As I’ve mentioned before, I had serious reservations about being a first time cruiser. I had a vision of cruise ships as unsustainable, environmentally crippling, floating tourist traps where I’d spent my nights elbowing small children to get my share of the crappy dinner buffet and my days desperately trying to absorb an iota of local culture before being herded back to the ship. And I can pinpoint the moment where my mentality shifted.
The morning we docked in Mykonos, we were invited to a ship-wide barbecue dinner on the top deck. When we arrived that night, we were met by the most amazing presentation of food and drinks. As we filled our plates we chatted to the many couples, families, and single travelers we had made friends with along the way, laughing and comparing notes on our day’s activities.
While we ate, the cruise director gave a speech, thanked the staff, and toasted the guests. The entertainers then came out and gave their nightly performance under the stars rather than in the theater. It could not have been a more lovely evening.
After dinner, the DJ came out and fired up a set. This should be interesting, I thought, turning towards the bar and picturing a lonely dance floor with one or two determined souls. When I turned back around, drink in hand, I was shocked at the sight in front of me. A completely packed dance floor, with moms and dads grooving away, totally unashamed of their dorky dance moves, a few Grandmas and Grandpas putting everyone to shame, and our single-traveler friends were beckoning us to the dance floor. I have never seen grown adults have so much fun. (Exception: I have a group of family friends called “The Gang” who have a tendency to do the YMCA when they get together.)
Looking out at that crowd of people living it up on the dance floor, I finally “got” cruising. These people were a thousand miles from work, from chores, and from stress, and they were enjoying every minute of it, surrounded by 498 new friends doing the exact same. Cruise ships are like sleepaway camp for adults, I thought!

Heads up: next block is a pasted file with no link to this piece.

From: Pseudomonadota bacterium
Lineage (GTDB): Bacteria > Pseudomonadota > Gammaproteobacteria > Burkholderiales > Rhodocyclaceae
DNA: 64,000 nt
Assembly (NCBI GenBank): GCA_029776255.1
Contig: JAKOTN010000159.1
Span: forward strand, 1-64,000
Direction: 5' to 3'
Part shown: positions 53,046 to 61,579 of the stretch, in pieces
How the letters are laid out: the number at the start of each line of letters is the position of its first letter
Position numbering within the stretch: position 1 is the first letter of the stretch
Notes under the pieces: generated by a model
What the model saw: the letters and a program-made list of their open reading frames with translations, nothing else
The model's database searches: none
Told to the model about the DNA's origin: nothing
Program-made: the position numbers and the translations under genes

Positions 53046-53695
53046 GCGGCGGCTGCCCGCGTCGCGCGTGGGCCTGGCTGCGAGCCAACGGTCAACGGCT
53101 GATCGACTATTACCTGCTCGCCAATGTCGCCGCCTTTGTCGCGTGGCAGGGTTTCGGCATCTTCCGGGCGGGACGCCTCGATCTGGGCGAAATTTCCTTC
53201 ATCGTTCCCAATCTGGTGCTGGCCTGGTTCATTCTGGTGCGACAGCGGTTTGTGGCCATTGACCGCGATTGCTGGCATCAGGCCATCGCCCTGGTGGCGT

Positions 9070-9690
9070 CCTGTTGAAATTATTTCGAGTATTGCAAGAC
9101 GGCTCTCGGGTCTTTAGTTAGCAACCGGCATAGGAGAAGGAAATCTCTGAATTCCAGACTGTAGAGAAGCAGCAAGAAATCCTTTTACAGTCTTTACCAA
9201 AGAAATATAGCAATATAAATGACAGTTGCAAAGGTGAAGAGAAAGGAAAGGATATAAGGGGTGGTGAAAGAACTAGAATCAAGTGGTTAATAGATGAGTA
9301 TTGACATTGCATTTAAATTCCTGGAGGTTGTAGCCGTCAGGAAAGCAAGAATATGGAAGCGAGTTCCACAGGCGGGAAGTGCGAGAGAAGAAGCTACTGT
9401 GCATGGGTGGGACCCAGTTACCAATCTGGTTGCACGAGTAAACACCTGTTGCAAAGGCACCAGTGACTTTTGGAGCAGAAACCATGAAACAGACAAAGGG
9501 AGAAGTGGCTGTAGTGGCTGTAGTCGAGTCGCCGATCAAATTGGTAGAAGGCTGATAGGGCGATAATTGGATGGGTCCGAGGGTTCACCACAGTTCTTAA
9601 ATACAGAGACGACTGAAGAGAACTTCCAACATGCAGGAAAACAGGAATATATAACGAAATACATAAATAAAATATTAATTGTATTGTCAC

I think perhaps as someone in their early twenties I take advantage of how easy it is to meet people while traveling. Hostels, nightclubs, and cheap/dirty bus routes have a way of bringing people together and making you lifelong friends. In general, those are the stomping grounds of “young people.” (Disclaimer: I’m trying hard here not to offend anyone as I realize there are married couples, parents, and octogenarians alike who may frequent all the above. But speaking in general, those groups of travelers tend to stay in hotels, not stomp around nightclubs, and take planes from point A to point B.)
To prove my point, I asked my Mom how many people she had met during our hotel stays in Athens and Istanbul. Same answer as me: Zero. I’m sure had I been traveling on my own and in my usual bare budget style I would have met loads of fellow vagabonds. But the trappings of more comfortable travel can be isolating, and had we stayed in hotels or all-inclusive resorts the whole time, I’m sure we would have continued to mostly keep to ourselves.
So while some people like cruising for the simplicity of planning, or the variety of destinations, I think the greatest asset is the ability to connect with fellow passengers. Everyone is relaxed, smiling, and has their guard down. We had so much fun sharing dinners, drinks, conversations, and the dance floor with people from all over the world and all walks of life.
I still wouldn’t choose cruising for myself just yet, but that doesn’t mean I’m ruling it out entirely. My Dad has mentioned a cruise for his 70th birthday, and I actually find myself looking forward to the idea of spending another week at sea, surrounded by family and future friends.
What do you think? Are you pro or anti cruising? Chime in below in the comments!